OAXACA, Mexico—Documentary filmmaker Brad Will always was attracted to fiery protests and popular rebellion. So he had high hopes when he went to southern Mexico to document violent clashes between angry leftists and a state government known for repression and abuse.
Instead, he unwittingly chronicled his own death in a last chaotic film, an edited version of which is circulating on the Internet. Now, as lawyers and law enforcement officials try to determine who killed him and why, Will's death has become another bloody flashpoint in Mexico's ongoing test to see if it will pull itself together or keep suffering from civil violence.
In a land divided between rich and poor, between leftists and conservatives, between political dissenters and those battling to preserve the status quo, startling, grisly images have become commonplace: Passenger buses burned in Oaxaca. Five human heads rolled onto a dance floor by drug traffickers in Michoacan. Rival lawmakers engaging in fistfights on the floor of Congress in Mexico City.
What happened in Oaxaca on Oct. 27 isn't clear. The portions of Will's video posted on a Google Web site offer few clues. Most of the edited 16-minute video shows protesters gathering in the streets, throwing projectiles at police, running and regrouping.
No obvious gunfire is audible when the fatal bullet enters Will's abdomen. There's just a sickening thud and then a high-pitched scream, the final sound the 36-year-old filmmaker recorded of himself as he stumbled, then collapsed. The last several seconds of the video are clearly taken with the camera on its side, motionless.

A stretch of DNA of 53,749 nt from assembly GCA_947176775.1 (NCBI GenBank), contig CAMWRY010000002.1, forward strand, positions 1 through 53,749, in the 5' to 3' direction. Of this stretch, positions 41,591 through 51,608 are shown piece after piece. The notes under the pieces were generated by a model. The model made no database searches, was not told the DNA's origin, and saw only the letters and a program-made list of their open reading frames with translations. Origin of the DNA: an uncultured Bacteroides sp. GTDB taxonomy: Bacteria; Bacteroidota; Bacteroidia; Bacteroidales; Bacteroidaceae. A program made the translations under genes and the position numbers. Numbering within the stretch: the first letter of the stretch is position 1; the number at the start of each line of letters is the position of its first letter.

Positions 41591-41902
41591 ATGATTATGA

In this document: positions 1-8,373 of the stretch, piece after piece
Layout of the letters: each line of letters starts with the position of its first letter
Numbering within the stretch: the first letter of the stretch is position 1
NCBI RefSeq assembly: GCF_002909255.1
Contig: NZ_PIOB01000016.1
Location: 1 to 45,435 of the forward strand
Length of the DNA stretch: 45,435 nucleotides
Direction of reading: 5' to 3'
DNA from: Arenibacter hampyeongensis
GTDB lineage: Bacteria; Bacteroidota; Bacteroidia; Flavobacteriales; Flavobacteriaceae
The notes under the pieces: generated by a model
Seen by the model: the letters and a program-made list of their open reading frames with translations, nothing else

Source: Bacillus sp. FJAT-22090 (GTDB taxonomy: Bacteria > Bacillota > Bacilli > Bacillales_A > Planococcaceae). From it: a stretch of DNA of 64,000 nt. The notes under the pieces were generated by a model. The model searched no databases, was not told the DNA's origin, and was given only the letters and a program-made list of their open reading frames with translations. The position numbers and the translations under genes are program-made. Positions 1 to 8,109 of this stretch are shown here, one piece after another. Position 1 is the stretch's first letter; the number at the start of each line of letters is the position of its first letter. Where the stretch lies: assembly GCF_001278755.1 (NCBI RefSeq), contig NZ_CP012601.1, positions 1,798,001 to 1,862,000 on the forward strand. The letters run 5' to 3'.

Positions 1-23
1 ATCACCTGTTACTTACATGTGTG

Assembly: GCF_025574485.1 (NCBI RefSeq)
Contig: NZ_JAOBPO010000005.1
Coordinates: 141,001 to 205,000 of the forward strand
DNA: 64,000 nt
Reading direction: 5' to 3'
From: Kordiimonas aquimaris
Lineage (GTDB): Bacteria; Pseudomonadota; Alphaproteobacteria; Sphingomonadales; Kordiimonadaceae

Within days of the Dec. 1 inauguration of Mexico's new President Felipe Calderon, the leftists who'd been leading protests in Oaxaca were arrested. They've been charged with sedition. But efforts to bring Will's killers to justice may say much about whether Calderon, after a divisive election, can take control of this troubled state and his restive country.
Six months of unrest have taken a heavy toll on Oaxaca, a place famed for its archaeological sites and beaches, but it remains among Mexico's poorest states, with high rates of illiteracy and child mortality. About a dozen people have died in the unrest, most of them protesters. Hundreds more have been arrested, detained or, in a handful of international cases, deported.
Protesters have set scores of buildings ablaze, including the state court building, which was gutted, and the popular Camino Real Hotel, a state tourism facility, a Ministry of Foreign Affairs building and the Juarez Theatre, which were damaged to varying degrees.
The economy is in tatters. The tourists who once flocked to the capital's picturesque town square have all but vanished, leaving behind shuttered businesses, empty hotel rooms and nearly half a billion dollars in lost revenue.
"We're in bankruptcy," said Olivia Guzman, a widow who quit a waitressing job two years ago and launched her own cafe, tiny Oly's Coffee and Waffle Shop. Her sales have dropped to about $300 a month since the troubles began. Her rent alone is $800.